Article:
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Epigenetics and Family-Centered Developmental Care for the Preterm Infant

Samra, Haifa (Abou), PhD, RN-NIC; McGrath, Jacqueline M., PhD, RN, FNAP, FAAN; Wehbe, Michelle; Clapper, Jeffrey, PhD

doi: 10.1097/ANC.0b013e318265b4bd
Developmental Care

Adverse experiences early in life have the potential to disrupt normal brain development and create stress response channels in preterm infants that are different from those observed in term infants. Animal models show that epigenetic modifications mediate the effects of maternal separation and environmental stress on susceptibility to disease and psychobehavioral problems later in life. Epigenetic research has the potential to lead to the identification of biological markers, gene expression profiles, and profile changes that occur overtime in response to early-life experiences. Combined with knowledge gained through the use of advanced technologies, epigenetic studies have the promise to refine our understanding about how the brain matures and functions from multiple perspectives including the effect of the environment on brain growth and maturation. Such an understanding will pave the way for care practices that will allow the premature brain to develop to its full capacity and will lead to the best possible outcomes. Neonatal epigenetic research is emerging and rapidly advancing. As scientists overcome biological, technical, and cost-related challenges, such research has a great potential in determining key environmental factors that affect the preterm genome, allowing for targeted interventions. The purpose of this article is to explore existing literature related to epigenetic mechanisms that potentially mediate the effects of the environment on preterm infant brain development.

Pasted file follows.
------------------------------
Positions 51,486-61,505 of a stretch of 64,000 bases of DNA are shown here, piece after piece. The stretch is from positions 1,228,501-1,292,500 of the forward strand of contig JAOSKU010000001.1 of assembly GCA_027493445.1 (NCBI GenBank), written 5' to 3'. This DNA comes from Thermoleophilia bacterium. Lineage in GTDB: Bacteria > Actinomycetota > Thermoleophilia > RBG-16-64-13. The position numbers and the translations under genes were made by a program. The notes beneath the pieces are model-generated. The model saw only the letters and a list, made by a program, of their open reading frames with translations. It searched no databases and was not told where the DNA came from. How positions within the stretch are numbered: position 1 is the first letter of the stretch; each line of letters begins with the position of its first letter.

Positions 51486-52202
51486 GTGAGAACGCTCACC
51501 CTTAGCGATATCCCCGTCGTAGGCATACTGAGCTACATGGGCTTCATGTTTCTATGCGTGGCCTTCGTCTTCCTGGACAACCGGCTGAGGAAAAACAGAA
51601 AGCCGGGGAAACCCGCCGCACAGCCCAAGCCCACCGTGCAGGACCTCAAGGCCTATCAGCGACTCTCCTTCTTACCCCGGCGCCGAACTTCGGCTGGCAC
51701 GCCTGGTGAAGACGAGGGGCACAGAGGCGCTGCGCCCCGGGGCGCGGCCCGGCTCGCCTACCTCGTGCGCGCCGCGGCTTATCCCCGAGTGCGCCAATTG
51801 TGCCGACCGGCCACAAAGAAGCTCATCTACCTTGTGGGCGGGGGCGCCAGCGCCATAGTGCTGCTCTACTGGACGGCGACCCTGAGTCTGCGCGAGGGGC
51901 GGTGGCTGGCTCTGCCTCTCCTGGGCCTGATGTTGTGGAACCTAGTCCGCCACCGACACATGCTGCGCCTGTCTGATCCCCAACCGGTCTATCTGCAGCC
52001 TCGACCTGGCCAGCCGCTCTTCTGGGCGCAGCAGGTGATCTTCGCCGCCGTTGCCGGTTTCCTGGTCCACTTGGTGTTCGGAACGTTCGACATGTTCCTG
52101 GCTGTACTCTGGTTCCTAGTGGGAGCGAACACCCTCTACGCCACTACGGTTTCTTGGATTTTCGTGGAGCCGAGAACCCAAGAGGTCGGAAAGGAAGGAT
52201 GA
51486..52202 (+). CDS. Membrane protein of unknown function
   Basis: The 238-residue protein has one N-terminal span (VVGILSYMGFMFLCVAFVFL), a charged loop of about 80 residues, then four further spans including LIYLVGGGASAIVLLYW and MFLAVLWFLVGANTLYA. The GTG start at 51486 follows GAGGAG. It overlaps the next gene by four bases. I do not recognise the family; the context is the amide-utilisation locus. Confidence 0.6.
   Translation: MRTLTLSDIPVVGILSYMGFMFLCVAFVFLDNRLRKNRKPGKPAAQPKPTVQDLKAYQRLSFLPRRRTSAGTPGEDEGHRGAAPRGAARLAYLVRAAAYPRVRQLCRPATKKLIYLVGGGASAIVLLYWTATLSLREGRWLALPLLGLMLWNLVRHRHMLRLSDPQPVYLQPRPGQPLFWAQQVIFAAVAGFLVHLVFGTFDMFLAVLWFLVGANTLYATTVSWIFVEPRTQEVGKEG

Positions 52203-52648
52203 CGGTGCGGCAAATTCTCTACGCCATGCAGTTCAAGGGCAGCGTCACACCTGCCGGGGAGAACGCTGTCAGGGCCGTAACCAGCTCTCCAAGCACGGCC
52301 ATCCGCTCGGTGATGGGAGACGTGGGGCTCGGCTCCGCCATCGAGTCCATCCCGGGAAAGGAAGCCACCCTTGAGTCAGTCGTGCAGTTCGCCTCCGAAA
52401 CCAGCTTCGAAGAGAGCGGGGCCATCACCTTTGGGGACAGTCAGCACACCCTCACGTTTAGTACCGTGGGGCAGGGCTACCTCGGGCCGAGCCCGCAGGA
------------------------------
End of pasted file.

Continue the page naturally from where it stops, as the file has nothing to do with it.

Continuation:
College of Nursing (Dr Samra) and College of Agriculture and Biological Sciences (Dr Clapper), South Dakota State University, Brookings; Nursing Research, Connecticut Children's Medical Center, Hartford, and School of Nursing, University of Connecticut, Storrs (Dr McGrath); and Program in Neuroscience, University of Michigan, Ann Arbor (Ms Wehbe).

Correspondence: Haifa (Abou) Samra, PhD, RN-NIC, College of Nursing, South Dakota State University, Box 2275, SNF 209, Brookings, SD 57007 (

The authors declare no conflict of interest.

© 2012 National Association of Neonatal Nurses